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Cardiac Problems
Aug 22, 2008

So far this year, January and August, I have been admitted to the hospital with cardiac irregularities. My last stay showed a positive result on the stress test and negative for blockage in the cardio cath. I am taking Atripla at the present time along with Celexa, for depression, and Crestor, because my cholesterol level went up 35 points this past year while on the Atripla. I also have a family history of heart problems, my Grandfather and two of his brothers all died from massives in their sleep. My doctor is telling me to immediately start a complete vegan diet, my cardiologist wants me on a high protein diet. For 44 of my 45 years my cholesterol level has never gone above 200 so obviously I do know a thing or two about balance and how to eat properly. Which direction do you feel I should take? Are these cardio episodes going to continue at this rate for the rest of my life? BTW I am 5'11" and 185#'s so obesity is also not an issue.

Response from Mr. Vergel

I am so sorry that you have had some health issues

Believe it or not, vegan diets have been shown to increase lipids due to the higher carbohydrate intake and lower protein content. If there is a diet you can follow is the South Beach diet which has a good balance of carbs, protein and good fats. Mediterranean based diets keep popping up in studies as the best for lipids and glucose management.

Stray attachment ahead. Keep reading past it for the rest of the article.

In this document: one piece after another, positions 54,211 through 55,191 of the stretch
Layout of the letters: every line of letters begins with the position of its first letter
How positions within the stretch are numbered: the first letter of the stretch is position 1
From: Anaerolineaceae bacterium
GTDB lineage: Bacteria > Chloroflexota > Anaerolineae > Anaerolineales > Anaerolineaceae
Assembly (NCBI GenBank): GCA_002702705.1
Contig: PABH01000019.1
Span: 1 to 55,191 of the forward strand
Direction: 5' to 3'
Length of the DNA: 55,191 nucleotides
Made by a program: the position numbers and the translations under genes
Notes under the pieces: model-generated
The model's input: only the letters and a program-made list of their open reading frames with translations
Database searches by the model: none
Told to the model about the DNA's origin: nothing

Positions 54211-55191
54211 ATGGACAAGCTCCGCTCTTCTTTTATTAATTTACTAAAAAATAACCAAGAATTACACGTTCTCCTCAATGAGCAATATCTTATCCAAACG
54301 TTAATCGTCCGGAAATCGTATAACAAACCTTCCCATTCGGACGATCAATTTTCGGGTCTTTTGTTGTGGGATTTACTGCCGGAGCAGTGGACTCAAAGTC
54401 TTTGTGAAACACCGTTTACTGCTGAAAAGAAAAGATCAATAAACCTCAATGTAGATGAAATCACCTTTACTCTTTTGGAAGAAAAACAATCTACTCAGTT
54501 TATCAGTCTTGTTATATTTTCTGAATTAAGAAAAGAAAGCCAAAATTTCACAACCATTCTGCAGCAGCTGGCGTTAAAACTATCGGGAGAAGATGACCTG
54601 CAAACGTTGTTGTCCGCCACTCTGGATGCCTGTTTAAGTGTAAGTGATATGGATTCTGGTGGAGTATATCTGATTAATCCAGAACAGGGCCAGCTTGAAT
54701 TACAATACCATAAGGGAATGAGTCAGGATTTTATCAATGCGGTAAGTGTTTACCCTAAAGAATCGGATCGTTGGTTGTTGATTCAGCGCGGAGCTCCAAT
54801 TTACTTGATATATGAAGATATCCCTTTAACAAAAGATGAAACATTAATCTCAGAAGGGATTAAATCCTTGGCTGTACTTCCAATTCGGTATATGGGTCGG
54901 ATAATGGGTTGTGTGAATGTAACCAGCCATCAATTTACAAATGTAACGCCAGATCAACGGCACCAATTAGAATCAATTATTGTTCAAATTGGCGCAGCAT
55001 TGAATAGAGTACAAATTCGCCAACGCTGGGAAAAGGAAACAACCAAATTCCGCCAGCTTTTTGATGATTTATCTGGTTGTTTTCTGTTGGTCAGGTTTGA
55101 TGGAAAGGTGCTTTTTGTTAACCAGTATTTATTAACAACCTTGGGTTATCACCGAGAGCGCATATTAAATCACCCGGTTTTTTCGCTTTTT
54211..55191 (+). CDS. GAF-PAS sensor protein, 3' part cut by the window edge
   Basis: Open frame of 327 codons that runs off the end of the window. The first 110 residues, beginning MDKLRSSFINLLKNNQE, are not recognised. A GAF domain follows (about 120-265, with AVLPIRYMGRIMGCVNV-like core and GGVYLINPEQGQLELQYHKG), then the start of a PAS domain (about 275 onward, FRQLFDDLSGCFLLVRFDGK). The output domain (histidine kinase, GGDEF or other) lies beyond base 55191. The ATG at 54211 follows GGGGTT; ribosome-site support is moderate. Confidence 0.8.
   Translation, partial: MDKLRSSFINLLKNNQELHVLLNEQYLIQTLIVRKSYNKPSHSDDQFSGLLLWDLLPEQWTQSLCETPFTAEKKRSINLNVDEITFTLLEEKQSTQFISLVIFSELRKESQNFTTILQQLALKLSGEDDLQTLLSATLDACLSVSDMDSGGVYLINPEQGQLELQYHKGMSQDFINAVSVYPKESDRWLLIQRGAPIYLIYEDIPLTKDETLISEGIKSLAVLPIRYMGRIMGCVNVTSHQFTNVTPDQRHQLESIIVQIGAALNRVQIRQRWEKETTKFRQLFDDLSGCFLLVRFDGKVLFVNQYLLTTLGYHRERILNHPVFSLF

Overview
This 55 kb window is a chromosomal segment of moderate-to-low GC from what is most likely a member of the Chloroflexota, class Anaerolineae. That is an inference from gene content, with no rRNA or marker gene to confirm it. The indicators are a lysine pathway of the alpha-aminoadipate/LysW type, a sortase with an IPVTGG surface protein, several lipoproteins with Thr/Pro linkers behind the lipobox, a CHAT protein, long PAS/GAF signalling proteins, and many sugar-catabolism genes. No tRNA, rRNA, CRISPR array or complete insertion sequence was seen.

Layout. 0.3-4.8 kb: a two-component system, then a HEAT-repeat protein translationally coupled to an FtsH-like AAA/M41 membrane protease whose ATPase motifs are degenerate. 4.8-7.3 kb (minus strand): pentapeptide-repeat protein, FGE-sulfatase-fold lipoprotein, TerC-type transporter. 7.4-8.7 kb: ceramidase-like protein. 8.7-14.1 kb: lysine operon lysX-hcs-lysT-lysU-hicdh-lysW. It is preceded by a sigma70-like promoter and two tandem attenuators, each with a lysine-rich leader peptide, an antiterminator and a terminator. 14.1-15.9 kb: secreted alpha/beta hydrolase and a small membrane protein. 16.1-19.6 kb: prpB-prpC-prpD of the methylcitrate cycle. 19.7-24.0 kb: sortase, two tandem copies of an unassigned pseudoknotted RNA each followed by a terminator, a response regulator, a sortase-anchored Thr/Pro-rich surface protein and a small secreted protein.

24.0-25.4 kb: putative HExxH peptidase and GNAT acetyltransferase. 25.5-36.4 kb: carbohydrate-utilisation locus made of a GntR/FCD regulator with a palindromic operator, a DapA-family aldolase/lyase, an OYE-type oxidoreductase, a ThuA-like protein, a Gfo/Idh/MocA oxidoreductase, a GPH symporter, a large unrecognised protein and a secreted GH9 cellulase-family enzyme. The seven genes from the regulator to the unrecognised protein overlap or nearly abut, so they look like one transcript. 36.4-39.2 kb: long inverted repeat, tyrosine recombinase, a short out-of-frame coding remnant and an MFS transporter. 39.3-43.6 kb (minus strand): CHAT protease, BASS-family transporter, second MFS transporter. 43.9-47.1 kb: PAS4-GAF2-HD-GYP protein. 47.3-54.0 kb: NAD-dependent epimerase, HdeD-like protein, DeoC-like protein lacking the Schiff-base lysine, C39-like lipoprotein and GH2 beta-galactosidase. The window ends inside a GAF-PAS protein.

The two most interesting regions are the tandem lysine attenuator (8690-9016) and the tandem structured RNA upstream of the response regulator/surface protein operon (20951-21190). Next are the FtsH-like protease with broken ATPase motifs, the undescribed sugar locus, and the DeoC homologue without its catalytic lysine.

Atripla has Sustiva in it. Sustiva can increase lipids in some patients. Also, find out how much your HDL cholesterol is and it is low try your best to anhere to Niacin supplements at 500- 1500 mg day. Many people complain of "a hot flush" with niacin but some seem to get used to it and others manage it with aspirin before taking niacin. I have written an extensive answer for Niacin recently in this section that you may want to read.

I would consider Omega 3 fatty acids (fish oils) at 1000-4000 mg a day, Niacin at 500-1500 mg a day, plus your lipid lowering treatment that you are already taking. Light exercises like brisk walking will also help you. Of course, talk to your cardiologist before taking anything new!

You can find a lot more here: http://www.thebody.com/content/art6890.html



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